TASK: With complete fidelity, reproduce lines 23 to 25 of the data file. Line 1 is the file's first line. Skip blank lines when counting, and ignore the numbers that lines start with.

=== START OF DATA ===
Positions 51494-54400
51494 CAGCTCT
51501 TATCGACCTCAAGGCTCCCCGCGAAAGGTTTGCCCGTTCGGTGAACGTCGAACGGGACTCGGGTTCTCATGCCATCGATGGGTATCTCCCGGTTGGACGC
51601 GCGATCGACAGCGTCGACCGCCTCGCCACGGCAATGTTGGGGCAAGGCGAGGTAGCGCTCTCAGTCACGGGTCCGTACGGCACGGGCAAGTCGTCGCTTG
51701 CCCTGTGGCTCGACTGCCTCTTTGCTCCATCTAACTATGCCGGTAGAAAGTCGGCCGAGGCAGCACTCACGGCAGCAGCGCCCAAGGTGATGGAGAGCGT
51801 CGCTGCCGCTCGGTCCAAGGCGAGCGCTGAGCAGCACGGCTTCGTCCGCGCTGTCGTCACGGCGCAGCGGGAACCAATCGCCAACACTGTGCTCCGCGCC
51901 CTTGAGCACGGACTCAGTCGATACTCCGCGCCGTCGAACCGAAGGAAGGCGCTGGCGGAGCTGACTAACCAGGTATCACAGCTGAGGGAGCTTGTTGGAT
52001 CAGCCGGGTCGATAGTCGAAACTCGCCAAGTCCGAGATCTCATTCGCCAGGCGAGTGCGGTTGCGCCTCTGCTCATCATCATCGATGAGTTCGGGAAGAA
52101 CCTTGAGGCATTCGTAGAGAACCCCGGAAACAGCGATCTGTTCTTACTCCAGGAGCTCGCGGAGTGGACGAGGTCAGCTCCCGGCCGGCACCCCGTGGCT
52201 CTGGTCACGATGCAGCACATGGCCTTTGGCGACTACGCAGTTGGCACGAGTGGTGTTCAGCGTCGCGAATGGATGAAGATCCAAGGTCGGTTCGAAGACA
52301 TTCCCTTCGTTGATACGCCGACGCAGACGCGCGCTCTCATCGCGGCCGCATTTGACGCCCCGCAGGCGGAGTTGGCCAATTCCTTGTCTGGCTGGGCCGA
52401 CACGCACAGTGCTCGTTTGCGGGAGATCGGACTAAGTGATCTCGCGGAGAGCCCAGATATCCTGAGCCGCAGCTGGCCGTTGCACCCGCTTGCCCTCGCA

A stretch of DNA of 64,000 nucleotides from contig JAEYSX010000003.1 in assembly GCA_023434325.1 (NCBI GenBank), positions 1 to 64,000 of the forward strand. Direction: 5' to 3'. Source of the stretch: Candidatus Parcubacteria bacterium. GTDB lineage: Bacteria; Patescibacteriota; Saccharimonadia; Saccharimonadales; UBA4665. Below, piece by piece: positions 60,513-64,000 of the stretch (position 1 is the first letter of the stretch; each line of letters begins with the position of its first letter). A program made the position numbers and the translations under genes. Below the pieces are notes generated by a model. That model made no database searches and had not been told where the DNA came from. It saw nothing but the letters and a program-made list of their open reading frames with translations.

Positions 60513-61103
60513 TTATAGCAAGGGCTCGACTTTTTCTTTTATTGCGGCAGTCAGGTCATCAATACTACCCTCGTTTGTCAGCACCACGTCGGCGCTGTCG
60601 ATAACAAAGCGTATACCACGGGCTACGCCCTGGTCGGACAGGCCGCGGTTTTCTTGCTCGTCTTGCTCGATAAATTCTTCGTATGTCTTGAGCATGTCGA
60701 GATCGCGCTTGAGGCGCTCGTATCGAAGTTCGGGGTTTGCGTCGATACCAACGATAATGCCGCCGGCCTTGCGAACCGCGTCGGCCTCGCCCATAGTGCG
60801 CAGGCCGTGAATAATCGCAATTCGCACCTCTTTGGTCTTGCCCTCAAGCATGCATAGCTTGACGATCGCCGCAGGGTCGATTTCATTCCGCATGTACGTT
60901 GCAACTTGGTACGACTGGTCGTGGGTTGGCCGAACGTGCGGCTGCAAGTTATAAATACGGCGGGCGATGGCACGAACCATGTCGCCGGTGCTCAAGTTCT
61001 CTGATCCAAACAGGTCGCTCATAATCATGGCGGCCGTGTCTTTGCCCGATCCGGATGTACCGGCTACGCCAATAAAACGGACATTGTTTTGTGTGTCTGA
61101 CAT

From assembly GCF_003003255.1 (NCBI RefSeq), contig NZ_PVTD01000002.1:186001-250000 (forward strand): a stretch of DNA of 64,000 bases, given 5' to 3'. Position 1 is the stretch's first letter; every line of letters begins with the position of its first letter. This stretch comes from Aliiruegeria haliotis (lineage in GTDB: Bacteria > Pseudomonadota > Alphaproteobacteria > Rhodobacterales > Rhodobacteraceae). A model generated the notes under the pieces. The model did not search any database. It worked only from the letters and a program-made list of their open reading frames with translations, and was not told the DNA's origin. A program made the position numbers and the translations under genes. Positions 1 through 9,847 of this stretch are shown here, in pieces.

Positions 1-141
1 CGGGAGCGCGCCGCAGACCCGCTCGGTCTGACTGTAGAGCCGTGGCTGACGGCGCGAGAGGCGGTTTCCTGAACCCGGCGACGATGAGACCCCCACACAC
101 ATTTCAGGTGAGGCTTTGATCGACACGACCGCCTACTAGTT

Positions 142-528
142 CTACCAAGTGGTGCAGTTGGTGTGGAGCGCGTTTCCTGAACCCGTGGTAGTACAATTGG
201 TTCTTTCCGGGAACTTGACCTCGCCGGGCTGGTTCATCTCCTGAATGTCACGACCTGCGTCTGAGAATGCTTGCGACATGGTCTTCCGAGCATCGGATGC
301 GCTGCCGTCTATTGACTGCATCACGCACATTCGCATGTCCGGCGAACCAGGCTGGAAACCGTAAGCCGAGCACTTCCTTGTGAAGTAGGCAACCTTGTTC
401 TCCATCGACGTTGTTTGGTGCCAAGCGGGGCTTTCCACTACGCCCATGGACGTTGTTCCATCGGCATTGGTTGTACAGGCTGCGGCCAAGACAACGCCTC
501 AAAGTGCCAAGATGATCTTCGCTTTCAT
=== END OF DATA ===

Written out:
Positions 1-141
1 CGGGAGCGCGCCGCAGACCCGCTCGGTCTGACTGTAGAGCCGTGGCTGACGGCGCGAGAGGCGGTTTCCTGAACCCGGCGACGATGAGACCCCCACACAC
101 ATTTCAGGTGAGGCTTTGATCGACACGACCGCCTACTAGTT